Oysters & Guinness

24 Aug 2010

“O Oysters,” said the Carpenter. “You’ve had a pleasant run! Shall we be trotting home again?” But answer came there none- And that was scarcely odd, because They’d eaten every one.’  –Lewis Carroll, The Walrus and the Carpenter.

The first time I had an oyster I wanted to try out the “aphrodisiac” quality. Not sure it worked on me, though I must say I did find the flavour and sense of gastronomic adventure very desirable. The native Irish oyster “Ostrea Edulis” can be found throughout the coastal regions of Ireland and would be considered traditional seafood fare dating back to the 13th Century. The best way to enjoy the full flavour of oysters is to eat them raw, served on the half shell to hold their succulent juices. Fresh lemon juice or a drop of Tabasco sauce are often used as condiments and a cold pint of Guinness served on the side makes for a wonderful Summer supper.

Oyster culture is probably one of the most environmentally friendly types of farming as it doesn’t require any entrants to be added from the exterior (neither feed nor medication). It has also an extremely low and often negative carbon footprint. Oysters feed themselves on elements which are naturally found in the seas where they grow. The oyster farmer’s task is to simply accompany the natural growth of oysters by managing stocking densities and thereby naturally influencing shell shape and growth rates.  Irish oysters are coveted and are exported to a huge demand in France as well as the UK, Belgium, Germany and more distant markets such as the Ukraine, China and Japan.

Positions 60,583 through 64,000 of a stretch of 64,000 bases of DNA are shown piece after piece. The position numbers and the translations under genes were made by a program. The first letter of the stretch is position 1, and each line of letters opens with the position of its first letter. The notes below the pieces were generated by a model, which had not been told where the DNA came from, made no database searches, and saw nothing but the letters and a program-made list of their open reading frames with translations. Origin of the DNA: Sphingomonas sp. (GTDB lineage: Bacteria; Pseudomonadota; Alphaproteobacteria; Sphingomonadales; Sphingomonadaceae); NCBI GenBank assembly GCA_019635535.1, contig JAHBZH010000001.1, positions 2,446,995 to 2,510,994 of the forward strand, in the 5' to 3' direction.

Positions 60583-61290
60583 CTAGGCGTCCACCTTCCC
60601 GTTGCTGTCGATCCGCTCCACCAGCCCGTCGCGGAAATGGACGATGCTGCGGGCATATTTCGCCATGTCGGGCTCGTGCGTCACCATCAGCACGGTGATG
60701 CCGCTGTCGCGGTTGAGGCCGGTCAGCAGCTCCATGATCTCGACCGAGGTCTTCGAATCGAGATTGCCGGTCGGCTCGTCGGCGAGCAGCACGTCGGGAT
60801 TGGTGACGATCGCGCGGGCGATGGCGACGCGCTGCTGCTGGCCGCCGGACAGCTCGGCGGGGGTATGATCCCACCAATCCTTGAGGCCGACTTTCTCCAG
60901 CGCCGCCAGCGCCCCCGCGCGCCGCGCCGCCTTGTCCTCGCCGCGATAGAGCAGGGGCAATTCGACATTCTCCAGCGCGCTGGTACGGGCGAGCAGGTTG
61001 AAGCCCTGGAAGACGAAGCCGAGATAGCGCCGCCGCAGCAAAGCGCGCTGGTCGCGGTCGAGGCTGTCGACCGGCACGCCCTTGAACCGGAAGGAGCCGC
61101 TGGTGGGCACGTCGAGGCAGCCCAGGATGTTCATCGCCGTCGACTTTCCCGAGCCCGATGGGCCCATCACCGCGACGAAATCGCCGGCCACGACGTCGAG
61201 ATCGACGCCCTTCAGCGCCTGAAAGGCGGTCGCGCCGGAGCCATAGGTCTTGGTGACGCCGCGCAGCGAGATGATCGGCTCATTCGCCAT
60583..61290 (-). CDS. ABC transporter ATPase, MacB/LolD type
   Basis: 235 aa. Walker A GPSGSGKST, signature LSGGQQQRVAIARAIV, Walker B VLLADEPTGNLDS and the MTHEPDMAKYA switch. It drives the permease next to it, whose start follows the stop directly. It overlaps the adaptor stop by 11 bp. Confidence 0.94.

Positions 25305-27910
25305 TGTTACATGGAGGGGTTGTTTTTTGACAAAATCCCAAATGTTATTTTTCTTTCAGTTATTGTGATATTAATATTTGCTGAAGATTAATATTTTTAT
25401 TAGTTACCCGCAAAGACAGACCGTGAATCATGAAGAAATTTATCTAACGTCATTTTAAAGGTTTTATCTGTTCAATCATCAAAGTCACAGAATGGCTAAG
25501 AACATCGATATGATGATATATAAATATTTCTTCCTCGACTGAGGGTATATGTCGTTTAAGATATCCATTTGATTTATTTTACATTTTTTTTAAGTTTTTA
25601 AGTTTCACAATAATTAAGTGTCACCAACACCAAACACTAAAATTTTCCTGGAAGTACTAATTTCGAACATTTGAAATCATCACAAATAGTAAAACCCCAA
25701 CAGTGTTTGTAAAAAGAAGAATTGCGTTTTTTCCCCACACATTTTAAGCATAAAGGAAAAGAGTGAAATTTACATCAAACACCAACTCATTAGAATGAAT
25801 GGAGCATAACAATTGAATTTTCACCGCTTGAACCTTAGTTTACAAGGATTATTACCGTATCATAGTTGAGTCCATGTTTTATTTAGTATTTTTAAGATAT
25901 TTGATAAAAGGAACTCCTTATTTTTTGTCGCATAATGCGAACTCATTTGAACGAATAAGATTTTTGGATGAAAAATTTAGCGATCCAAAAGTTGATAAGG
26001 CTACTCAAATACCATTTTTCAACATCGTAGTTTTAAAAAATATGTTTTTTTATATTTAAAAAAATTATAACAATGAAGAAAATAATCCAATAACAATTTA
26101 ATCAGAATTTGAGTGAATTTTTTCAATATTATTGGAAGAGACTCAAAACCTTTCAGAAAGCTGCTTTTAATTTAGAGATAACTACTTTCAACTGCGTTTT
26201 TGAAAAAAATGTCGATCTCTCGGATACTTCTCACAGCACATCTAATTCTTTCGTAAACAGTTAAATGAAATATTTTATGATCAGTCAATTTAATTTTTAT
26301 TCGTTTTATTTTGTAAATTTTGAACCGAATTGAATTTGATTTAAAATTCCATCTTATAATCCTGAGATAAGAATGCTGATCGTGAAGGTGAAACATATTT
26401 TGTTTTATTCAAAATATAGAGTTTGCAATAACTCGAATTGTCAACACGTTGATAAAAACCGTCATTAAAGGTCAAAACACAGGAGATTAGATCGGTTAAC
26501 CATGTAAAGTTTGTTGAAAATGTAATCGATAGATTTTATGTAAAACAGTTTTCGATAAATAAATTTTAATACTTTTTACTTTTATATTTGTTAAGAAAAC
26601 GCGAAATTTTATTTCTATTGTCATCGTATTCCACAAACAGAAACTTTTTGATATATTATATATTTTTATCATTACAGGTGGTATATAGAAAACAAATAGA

The Galway International Oyster Festival takes place each September and has evolved from very modest beginnings. In September 1954, 34 guests attended the very first “Oyster Festival Banquet”. Now, thousands of people from around the world gather together to eat oysters and drink Guinness each year. The festival takes place this year the 22-26th of September and promises to be filled with loads of fun and frolic.

Perhaps we shall see you there?

Slan Abhaile,


Photo by Imen McDonnell. Assisted by Master Geoffrey McDonnell.

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5 Responses to “Oysters & Guinness”

  1. There are some wonderful photographs on your site. Its left me pleasantly excited for the 20th anniversary of Hereford Photography Festival in the UK which I’m just heading off to. Thanks for sharing.

  2. josie says:

    oh yum! those look delicious! i’ll be in erie next week but sadly will be leaving right before the festival. i was hoping to enjoy some irsh oysters anyway.
    have a great day!
    great photo by the way 🙂

  3. Clare says:

    I adore oysters but I’m not a big fan of Guinness…however, I think I may have to try the combo! I have seen people here actually pour a little of the black stuff directly onto the oyster, so I imagine the combo must be quite good! Lovely photos as always 🙂

  4. Melinda says:

    Shame I don’t drink or eat oysters – you displayed those in a very appetizing way Imen. Nicely done (to Master Geoffrey too)!

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